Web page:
When it comes to Teal'c, the biggest difference is really his ponytail. He is essentially the same man as our Teal'c was prior to the events of "Children of the Gods": a good man who is forced to play the role that his completely amoral society would have him play. I would attribute Jack's failure to convince him to turn against Apophis in this reality not to the differences in Teal'c's personality but the differences in Jack's. He may well have been more successful if he hadn't sent the bomb to Chulak, killing Drey'auc, Rya'c and (probably) Bra'tac in the process. I admit that I missed some of the subtlety in previous viewings but the look which this Teal'c gives Daniel in their only scene together speaks volumes about his character in my book and yet only communicates one single solitary word to Daniel: "run." He allows Daniel to escape through the Stargate because it's the right thing to do and, in my mind, deliberately avoided killing him by only shooting him in the arm so that he would have a chance to live on. It's a shame that he himself died only moments later, never knowing the life that he could have had as a member of SG-1.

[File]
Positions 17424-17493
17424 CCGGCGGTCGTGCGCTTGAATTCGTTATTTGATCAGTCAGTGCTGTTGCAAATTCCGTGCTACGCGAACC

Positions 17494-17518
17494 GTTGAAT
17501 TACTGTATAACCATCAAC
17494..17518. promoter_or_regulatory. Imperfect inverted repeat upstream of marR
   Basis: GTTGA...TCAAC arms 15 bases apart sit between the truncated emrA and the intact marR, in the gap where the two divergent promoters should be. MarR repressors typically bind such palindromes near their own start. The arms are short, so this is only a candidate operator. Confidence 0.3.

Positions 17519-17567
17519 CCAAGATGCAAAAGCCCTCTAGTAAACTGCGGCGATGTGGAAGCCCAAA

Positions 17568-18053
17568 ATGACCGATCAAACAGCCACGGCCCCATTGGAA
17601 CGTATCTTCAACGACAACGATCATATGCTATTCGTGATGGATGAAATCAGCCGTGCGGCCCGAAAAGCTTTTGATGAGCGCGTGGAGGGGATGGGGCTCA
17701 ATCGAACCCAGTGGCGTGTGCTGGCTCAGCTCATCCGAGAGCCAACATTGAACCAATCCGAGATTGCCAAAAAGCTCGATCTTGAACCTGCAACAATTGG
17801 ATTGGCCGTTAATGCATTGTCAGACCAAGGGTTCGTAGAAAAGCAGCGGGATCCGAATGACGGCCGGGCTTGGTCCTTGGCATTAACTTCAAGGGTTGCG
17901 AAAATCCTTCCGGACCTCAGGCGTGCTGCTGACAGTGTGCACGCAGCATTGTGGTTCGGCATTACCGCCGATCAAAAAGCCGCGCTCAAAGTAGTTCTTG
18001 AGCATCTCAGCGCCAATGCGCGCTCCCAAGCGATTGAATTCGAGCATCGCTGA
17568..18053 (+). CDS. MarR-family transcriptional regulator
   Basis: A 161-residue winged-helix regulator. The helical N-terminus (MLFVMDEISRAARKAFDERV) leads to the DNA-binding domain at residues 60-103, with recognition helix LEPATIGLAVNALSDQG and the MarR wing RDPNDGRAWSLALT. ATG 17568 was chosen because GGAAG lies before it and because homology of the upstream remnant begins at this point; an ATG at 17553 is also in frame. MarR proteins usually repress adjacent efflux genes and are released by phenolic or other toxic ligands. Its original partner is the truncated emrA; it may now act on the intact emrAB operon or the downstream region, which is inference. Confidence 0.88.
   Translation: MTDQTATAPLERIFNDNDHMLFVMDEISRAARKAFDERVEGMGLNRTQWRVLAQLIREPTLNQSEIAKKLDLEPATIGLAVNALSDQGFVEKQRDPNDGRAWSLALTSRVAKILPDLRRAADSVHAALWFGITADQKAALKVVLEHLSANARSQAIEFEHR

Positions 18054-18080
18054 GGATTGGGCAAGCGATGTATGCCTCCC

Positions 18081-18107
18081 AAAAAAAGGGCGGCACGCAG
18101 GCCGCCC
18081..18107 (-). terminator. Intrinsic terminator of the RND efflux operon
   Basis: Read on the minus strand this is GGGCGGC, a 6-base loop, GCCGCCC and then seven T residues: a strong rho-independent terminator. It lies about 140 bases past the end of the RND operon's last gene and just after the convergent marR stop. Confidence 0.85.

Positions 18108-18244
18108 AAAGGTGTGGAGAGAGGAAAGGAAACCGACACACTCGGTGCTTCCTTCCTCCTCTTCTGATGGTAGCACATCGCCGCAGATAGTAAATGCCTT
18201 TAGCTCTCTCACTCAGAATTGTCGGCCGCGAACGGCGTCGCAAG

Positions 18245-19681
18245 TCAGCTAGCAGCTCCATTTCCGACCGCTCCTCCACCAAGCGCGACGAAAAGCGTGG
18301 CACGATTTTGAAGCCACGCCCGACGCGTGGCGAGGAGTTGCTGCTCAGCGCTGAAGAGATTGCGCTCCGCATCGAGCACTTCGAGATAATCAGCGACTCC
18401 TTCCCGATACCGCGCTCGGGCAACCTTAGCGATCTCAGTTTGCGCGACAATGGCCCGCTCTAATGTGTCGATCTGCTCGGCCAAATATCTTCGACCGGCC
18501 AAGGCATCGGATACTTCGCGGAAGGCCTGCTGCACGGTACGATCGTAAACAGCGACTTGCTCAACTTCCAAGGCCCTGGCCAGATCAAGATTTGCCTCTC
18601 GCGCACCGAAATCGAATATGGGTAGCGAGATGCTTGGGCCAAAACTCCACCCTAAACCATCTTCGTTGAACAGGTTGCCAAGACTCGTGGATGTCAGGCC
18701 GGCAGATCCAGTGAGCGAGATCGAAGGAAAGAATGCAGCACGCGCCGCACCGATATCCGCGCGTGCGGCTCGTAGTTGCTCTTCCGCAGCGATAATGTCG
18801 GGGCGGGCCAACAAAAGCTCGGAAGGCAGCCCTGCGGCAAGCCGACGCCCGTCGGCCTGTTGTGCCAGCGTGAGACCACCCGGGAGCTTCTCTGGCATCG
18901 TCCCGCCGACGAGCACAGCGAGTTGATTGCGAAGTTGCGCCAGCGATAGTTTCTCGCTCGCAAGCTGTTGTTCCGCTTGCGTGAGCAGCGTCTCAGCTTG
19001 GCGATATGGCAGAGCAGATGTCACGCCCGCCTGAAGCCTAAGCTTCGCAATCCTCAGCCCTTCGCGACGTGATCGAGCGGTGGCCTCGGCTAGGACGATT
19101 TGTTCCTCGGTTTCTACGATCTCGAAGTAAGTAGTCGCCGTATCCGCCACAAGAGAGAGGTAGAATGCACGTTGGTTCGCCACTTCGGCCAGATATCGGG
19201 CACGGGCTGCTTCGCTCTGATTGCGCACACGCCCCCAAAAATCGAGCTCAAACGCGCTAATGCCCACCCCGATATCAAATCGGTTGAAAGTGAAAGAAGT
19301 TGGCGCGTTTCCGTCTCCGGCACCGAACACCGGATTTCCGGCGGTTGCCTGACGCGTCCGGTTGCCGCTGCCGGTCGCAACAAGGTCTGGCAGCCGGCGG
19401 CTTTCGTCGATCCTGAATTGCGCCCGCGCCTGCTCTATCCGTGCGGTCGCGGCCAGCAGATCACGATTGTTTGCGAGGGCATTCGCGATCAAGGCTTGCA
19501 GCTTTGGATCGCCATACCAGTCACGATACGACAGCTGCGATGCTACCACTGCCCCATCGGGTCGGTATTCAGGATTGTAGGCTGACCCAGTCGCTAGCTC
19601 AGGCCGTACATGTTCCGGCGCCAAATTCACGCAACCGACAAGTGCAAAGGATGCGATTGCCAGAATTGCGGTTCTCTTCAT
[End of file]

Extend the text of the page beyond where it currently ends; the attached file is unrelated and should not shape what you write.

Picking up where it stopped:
One of this episode's greatest assets is the wonderful character of Catherine Langford as played (brilliantly) by Elizabeth Hoffman. While I was always a fan of Catherine, watching this episode and "The Torment of Tantalus" has made me appreciate just how great a character she was. It's such a shame that this is her final appearance on the series, notwithstanding the middle-aged version's brief cameo in "1969". I wish that she had appeared in at least two or three episodes per season, frankly.

Another thing that occurred to me about this reality is that its differences from the normal one mean that it's fairly unlikely that any of the events portrayed in the series to date happened here. Needless to say, the events of the Daniel- and Teal'c-centric episodes definitely didn't take place but I can't think of events from any other episodes which definitely did take place (especially since SG-1 is seemingly composed of entirely different people) except for the discovery of the Abydos cartouche and even that must have surely occurred under very different circumstances than those portrayed in "Children of the Gods", perhaps even during the events of the film, since Daniel wasn't involved.